The same goes for mustached David. In this version, he never got off the drugs he took, and lives a highly narcotized existence, barely holding down a job stacking boxes and the like for Mary’s Sunshine Dairy. Here, Amy cares for him as she always did, reminding David to take his pills and sweetly ensuring he follows his routine. It, too, ends in disaster: The police stop him one night, and with David already agitated from catching a glimpse of the monstrous yellow version of the Shadow King, the encounter spirals into tragedy. First David flings the cop who hurts Amy into the sky, and then, after being shot, blinks everyone but his sibling and himself out of existence. More pain from more selves.


And on and on, as the various Davids all go through their lives with greater or lesser results. Some Davids aren’t even really David: As is revealed through only a fleeting, blink-and-you’ll-miss-it glimpse, wealthy billionaire David is actually the Shadow King, occupying Haller in a reality where Farouk never left his body, instead taking it over and running roughly over everyone. This is maybe the worst of all of them, simply because it creates a David who has no problems causing spontaneous nosebleeds in his deeply unhappy sister. From an anxious young intern helping a businesswoman avoid a toxic deal to richest man on the planet—getting to the top truly brings out the worst. (At least basement-dwelling corporate drone David gets to watch a mouse sing Bryan Ferry’s “Slave To Love.”)


Try as he might, David Haller couldn’t make Amy and himself alright. There are plenty of ways to alter reality, but his sister was clear: This is the world, and unless he wants to give in to the evil of Farouk, remaking things as he sees fit, then this is how things are. He returns to this world not because the alternatives are all worse (the suburban David with a wife and two kids seemed perfectly happy), but because this is the world in which Amy lived. To abandon it would be, on some level, to abandon her. Spiraling through all the Davids there might be, there’s only one who feels this exact loss, this exact tragedy, in this exact way. Legion used all of its tricks, elliptical meandering avenues of narrative, and bold stylistic embrace of spectacle this episode, all in service of the smallest and most human of tales. We suffer loss, and we grieve—superheroes included.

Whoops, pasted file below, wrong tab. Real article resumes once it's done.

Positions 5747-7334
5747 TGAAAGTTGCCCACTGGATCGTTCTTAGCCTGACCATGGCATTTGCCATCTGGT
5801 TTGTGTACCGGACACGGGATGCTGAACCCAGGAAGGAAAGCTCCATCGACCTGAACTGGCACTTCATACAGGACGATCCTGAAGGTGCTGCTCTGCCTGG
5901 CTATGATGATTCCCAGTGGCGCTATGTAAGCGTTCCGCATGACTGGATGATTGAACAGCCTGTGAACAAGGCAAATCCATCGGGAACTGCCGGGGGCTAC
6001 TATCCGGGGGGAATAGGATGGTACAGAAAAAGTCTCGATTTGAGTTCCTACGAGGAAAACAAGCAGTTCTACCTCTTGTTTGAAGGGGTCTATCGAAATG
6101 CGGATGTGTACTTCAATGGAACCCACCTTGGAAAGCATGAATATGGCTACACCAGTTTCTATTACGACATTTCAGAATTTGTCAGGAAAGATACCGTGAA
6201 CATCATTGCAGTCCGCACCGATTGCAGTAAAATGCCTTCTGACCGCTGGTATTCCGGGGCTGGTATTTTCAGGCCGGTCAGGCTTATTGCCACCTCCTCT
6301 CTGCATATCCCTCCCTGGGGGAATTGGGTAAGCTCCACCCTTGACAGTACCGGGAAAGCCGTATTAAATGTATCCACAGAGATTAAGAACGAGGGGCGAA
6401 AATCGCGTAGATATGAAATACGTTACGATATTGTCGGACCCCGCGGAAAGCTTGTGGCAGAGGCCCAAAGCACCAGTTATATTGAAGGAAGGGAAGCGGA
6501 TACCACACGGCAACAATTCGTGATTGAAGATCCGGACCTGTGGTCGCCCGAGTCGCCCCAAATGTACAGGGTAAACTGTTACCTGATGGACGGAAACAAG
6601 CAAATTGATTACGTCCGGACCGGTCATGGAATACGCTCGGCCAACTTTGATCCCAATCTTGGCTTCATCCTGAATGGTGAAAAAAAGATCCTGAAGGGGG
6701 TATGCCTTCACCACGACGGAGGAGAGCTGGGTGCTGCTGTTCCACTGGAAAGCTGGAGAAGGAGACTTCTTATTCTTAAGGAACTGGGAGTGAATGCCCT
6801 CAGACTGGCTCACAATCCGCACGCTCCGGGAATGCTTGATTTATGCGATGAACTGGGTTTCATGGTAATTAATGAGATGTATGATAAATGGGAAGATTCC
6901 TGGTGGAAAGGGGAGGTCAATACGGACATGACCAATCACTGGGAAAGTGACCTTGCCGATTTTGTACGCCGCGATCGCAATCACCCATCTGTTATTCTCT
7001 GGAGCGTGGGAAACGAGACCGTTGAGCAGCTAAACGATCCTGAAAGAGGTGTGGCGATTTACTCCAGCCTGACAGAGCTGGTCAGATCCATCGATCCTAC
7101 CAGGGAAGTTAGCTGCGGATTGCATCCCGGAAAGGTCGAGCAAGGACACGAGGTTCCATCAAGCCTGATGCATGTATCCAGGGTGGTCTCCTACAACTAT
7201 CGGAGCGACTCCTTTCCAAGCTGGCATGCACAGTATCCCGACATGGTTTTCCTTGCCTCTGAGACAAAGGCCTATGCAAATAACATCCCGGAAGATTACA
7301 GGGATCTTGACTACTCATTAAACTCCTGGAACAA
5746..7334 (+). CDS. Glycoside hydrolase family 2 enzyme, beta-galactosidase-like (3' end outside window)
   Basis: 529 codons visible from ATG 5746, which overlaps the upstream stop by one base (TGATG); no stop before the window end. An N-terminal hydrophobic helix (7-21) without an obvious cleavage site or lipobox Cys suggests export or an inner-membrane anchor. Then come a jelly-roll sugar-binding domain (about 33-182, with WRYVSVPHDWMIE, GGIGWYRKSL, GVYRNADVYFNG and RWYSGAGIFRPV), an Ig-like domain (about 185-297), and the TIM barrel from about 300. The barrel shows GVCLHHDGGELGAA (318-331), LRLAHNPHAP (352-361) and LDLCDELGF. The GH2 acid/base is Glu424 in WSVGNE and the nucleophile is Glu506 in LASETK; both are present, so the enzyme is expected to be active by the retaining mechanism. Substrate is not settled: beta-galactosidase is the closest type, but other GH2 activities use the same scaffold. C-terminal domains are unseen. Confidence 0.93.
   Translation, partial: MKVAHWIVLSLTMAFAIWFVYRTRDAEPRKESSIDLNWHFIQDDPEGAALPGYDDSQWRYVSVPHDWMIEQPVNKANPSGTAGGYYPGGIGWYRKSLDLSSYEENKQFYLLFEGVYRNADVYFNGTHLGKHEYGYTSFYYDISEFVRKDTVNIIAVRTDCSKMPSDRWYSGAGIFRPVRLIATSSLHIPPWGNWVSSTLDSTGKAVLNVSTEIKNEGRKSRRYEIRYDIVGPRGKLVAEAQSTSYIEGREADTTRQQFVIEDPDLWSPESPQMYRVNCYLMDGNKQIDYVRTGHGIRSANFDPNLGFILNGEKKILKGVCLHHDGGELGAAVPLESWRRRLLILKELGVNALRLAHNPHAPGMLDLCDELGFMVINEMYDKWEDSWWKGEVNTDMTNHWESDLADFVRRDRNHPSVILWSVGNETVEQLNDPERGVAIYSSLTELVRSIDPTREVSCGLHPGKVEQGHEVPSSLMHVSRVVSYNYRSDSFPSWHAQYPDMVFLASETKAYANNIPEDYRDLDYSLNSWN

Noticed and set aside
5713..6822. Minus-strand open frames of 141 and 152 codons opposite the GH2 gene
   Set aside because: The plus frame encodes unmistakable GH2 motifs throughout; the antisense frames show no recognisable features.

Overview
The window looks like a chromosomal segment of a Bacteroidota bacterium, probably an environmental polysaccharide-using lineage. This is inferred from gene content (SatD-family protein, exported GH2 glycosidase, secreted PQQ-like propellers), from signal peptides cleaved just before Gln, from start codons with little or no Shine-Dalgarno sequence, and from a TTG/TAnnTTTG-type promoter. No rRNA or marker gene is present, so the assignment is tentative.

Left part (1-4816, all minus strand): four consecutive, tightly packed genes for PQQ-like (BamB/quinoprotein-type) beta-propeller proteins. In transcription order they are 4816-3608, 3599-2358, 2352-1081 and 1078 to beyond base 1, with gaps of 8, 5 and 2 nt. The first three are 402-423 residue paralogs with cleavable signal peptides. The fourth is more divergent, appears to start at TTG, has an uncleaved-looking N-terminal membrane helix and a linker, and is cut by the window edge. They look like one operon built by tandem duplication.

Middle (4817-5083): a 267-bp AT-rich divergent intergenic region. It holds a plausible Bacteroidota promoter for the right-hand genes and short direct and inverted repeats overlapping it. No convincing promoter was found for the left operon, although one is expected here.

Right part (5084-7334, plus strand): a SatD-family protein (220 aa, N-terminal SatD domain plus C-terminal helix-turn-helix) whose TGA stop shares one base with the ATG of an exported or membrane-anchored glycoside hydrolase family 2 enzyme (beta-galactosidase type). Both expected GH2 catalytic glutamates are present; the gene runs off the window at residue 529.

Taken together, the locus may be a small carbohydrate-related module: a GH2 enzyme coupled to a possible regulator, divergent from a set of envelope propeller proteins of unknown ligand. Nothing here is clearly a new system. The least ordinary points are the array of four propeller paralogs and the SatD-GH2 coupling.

Stray observations

  • Homeless David demands to know, before the thugs attack him: “Did he send you? Is he here?”
  • Fun seeing Molly Hagan pop up as Laura, the woman who goes from being intern David’s benefactor to evil David’s long-suffering assistant.
  • One of the more abruptly powerful smash cuts in this episode was from Kerry’s shocking evisceration of David to him as a boy, holding his face, mouth open in a silent scream.
  • Legion significant music cues of the week: Along with the aforementioned Bryan Ferry, we get two covers, both of which I’m assuming are again composer Jeff Russo and Hawley, like last week’s Tom Petty cover): A potent version of Ten Years After’s “I’d Love To Change The World” (which recently had a similar cover version pop up on Person Of Interest) during the transition from the boardroom scene to the montage of Homeless David, and the The Clique’s “Superman” during the final moments and credits—though you’re more likely to know the R.E.M. version.
  • It’s a flashback we also got early in season one, but it never fails to touch a nerve: Amy asking David, “Why can’t you have what everyone else has?”, and David quietly responding, “‘Cuz I’m sick.”
  • R.I.P., Amy Haller. The show never gave Katie Aselton all that much to do, but this was a lovely and affecting sendoff for her character.